No College Left Behind

Tying financial aid to college outcomes is coercive and counterproductive

Higher education reform has long been one of President Obama’s major priorities and it is one in which there is much work to be done, in particular to address the issue of rapidly rising costs.  As part of an effort to deliver on his promises, Obama has proposed, among other things, to tie federal student financial aid to metrics such as colleges’ graduation rates, net tuition levels, and graduate debt and income.  However, while Obama’s intentions may be good, his proposal would restrict choices for students who need federal aid and exacerbate their financial difficulties.

Tying financial aid to college ratings would coerce many students to choose colleges based on government-determined ratings.  Using money as leverage, the federal government would reward students at highly-ranked schools and effectively penalize students for attending a lower-ranked institution instead.  This would make it harder for students to attend institutions where, for instance, a large proportion of graduates enter into lower-paying fields like education or public service compared to schools focused on engineering or business.  As University President Drew G. Faust argued, such a narrow approach to reform is “misguided.”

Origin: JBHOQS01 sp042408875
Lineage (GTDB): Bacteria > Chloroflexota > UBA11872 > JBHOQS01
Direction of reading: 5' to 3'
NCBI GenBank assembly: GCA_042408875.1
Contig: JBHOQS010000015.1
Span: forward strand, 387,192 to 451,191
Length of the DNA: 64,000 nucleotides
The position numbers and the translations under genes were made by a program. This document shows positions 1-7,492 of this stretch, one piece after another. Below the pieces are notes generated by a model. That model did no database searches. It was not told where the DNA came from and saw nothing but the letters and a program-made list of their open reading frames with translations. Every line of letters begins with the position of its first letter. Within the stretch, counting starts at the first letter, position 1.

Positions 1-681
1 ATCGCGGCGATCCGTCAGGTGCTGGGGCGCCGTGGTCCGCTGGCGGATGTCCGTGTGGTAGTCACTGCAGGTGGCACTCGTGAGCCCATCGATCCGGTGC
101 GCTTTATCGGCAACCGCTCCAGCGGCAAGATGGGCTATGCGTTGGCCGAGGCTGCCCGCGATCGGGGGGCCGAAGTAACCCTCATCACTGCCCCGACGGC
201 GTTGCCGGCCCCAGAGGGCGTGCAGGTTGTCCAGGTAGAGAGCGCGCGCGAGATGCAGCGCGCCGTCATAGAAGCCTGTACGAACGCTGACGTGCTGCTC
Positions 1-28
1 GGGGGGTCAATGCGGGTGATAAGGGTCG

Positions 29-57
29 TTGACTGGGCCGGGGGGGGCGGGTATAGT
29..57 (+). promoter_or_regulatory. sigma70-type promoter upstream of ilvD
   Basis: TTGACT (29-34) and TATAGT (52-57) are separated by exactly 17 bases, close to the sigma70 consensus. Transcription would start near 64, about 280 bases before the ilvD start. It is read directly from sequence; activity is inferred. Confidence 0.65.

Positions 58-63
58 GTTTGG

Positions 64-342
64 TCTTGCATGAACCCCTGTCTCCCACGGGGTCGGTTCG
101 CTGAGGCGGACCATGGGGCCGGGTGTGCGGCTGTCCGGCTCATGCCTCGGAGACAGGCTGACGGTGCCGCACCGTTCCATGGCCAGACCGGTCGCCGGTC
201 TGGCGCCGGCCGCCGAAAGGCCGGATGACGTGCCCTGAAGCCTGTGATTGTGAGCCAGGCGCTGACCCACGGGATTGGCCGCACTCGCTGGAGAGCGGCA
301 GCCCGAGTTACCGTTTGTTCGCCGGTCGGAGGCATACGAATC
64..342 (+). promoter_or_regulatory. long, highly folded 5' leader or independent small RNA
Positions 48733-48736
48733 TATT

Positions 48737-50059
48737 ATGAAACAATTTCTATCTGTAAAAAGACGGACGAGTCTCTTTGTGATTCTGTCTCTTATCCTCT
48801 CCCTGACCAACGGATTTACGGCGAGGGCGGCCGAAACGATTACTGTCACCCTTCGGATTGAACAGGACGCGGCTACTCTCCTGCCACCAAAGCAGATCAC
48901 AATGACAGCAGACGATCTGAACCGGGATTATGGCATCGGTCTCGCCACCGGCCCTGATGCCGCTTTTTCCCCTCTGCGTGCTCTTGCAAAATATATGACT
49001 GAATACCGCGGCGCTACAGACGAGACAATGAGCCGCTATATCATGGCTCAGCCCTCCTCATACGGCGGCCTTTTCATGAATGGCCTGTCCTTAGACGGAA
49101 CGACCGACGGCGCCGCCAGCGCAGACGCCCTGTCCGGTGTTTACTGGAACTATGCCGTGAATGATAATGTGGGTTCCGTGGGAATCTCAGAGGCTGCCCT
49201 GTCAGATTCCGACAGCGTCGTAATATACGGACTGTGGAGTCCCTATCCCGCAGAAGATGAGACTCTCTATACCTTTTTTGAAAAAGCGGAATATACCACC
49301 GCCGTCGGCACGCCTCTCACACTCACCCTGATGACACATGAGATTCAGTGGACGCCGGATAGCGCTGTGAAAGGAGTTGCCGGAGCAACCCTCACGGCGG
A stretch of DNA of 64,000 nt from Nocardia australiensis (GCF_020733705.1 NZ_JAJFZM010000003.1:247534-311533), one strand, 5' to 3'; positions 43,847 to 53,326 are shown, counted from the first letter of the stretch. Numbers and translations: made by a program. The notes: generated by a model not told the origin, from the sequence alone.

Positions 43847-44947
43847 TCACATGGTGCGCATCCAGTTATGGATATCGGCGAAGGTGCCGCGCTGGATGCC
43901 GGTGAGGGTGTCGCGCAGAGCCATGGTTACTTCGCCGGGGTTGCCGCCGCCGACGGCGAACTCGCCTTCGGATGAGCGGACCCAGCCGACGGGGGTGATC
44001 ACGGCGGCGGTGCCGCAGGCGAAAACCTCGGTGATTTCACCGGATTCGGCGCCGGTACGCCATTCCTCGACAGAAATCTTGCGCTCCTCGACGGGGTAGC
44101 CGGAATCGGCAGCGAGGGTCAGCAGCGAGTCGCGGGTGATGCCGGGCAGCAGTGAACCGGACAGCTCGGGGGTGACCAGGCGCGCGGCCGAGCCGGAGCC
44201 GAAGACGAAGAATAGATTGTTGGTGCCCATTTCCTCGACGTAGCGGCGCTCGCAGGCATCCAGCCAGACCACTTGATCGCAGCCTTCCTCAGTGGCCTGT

This program also threatens to devolve into a vicious cycle of funding reductions, reminiscent of the highly controversial No Child Left Behind Act.  Colleges that perform well in the considered criteria would receive more federal grants and more affordable loans.  In essence, schools that are already doing well would become even better off.  As Vice President Joe Biden said regarding this policy, “You’re safe at Harvard.”  Meanwhile, colleges that rank poorly would lose funding, making it even harder for them to finance their educational mission, leading in turn to even worse outcomes.  Instead of helping to improve lagging schools and increase the value they provide to their students, Obama’s proposal would simply reinforce existing disparities.

Moreover, the burden of this policy would only fall on students who need financial aid.  Wealthy families in essence would not be affected—their children would still be able to make college decisions freely regardless of how the government distributes federal aid.  On the other hand, students who rely on such aid to attend college would be pressured even more to make decisions between schools because of financial concerns.  These students may find that colleges they want to attend are now unaffordable because of a lack of federal aid for those colleges under this policy.  Students receiving aid who already attend such colleges may face even more difficult financial circumstances as the money dries up.

Certainly, millions of families care about information such as college costs, debt, and future earnings.  By itself, a publicly available resource like Obama’s online “college scorecard” with such comparative data is highly beneficial, allowing families to make more informed decisions about their children’s educations.  However, forcing students’ financial aid to depend on this data is not.  Such a policy is fraught with inequities and unwelcome coercion, harming the very people it is meant to help.



Recommended Articles